Q: Jim, welcome to A News Cafe.com. Thanks for taking time to talk with me about this special upcoming event, The AIDS LifeCycle ride. The purpose of this ride is to raise money for the life-saving services offered by San Francisco AIDS Foundation and the Los Angeles LGBT Center.
You've participated in five of these rides so far.
First, can you tell a little about yourself, please?
I am happily married and have four children and four grandchildren. I am 70 years old and retired. I have been a endurance athlete since my return from Vietnam in 1966. I retired from the phone company then worked as a contract lineman and finished my formal working years as a maintenance man and fitness instructor.
Q: It's a rare person who retires, and then becomes a 70-year-old spinning instructor. What kinds of reactions have you had from your students?
I am very successful as a spinning instructor. I have filled our class and have had to turn people away due to the lack of enough bikes. I recently started teaching spinning at Wellgate Sports Club, and classes are growing.
You are welcome to come to my class. I know you are working on your fitness program, and it would be an honor to have you in class.
Q: I have no doubt you are successful, because you are a legendary spinning teacher. I've taken just one spinning class, from my friend Monica at the YMCA, and it was a butt-kicker. Thank you for the invitation to your class. I promise to take you up on it. But enough about me.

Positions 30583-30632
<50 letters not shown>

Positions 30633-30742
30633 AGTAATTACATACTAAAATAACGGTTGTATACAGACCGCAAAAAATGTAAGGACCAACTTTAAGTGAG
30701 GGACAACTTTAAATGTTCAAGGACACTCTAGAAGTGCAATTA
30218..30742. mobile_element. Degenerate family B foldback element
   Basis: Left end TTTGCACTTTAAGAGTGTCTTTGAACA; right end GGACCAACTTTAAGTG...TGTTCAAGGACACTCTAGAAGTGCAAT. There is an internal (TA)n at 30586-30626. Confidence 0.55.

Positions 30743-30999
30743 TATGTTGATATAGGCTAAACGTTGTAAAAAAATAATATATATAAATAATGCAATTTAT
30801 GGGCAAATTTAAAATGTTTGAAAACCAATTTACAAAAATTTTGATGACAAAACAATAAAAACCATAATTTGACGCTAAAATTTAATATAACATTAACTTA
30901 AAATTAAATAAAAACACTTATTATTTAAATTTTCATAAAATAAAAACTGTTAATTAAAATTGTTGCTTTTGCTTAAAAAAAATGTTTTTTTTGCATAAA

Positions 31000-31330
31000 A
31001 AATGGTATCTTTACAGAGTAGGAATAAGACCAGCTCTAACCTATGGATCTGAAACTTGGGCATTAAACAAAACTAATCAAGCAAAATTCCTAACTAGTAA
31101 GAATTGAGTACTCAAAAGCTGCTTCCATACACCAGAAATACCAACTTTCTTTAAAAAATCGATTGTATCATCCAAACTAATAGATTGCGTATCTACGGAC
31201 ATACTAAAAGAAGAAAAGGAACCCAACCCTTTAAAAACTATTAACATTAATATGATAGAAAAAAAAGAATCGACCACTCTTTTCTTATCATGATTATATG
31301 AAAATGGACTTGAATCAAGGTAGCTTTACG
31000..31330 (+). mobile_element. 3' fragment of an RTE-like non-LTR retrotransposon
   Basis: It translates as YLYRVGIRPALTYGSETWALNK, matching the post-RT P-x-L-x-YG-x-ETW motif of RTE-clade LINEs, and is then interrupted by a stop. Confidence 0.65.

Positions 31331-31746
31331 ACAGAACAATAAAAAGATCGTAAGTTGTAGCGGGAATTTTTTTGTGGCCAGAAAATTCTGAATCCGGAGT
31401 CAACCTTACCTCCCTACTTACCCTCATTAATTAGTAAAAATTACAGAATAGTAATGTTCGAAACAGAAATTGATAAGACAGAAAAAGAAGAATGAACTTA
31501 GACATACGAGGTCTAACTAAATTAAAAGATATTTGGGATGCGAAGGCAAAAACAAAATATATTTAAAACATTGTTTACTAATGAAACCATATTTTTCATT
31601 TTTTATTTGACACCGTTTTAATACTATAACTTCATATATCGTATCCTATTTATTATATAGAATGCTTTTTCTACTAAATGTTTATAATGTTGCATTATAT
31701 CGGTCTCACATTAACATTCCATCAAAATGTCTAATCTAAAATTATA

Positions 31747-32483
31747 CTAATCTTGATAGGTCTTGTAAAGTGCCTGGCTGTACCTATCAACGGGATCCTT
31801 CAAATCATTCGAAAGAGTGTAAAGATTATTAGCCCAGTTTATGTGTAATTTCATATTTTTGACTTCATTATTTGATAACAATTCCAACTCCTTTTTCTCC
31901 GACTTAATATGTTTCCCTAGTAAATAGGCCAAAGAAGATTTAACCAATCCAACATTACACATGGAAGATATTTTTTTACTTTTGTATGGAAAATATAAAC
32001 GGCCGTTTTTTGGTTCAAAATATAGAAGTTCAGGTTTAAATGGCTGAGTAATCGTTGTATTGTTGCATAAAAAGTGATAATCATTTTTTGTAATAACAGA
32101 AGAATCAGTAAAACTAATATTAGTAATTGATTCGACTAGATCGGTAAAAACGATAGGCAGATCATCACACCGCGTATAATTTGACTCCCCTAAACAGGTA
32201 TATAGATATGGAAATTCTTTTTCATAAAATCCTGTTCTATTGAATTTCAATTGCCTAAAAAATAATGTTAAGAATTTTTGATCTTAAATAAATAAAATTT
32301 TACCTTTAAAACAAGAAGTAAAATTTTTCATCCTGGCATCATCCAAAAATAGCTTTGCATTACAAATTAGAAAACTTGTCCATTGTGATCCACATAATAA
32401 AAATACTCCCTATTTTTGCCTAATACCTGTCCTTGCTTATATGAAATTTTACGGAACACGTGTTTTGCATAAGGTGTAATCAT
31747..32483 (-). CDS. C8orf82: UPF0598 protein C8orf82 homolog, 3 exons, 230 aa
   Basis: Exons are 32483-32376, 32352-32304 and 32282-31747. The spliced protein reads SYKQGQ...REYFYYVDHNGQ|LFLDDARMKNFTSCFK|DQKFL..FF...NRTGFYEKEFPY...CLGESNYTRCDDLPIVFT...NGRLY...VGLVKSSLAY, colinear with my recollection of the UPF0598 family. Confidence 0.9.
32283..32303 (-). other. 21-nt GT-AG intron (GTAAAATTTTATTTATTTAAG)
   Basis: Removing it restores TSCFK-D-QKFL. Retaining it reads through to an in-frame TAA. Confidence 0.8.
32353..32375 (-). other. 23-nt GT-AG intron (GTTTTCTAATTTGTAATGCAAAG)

The reason we're talking today is because of the AIDS LifeCycle event, during which you'll ride with thousands of other bicyclists for hundreds of miles. Tell us about it.
On June 5, 3,000 riders will leave the Cow Palace in San Francisco to ride 545 miles in seven days to Los Angeles. The purpose of the ride is to raise funds to help end AIDS, and to help those with AIDS/HIV, as well as their families. Each
participant must raise a minimum of $3,000 dollars to ride. Support staff "volunteers" must also raise a smaller amount to support the riders. You can visit AIDS LifeCycle at aidslifecycle.org to learn and see what AIDS LifeCycle is all about.
Q: Even a car ride from San Francisco to Los Angeles is a haul. I just cannot imagine riding a bike that distance. It just boggles my mind. Plus you're almost 71, so you are totally breaking endurance stereotypes, but that seems to be something you do with ease. I mean that as a compliment.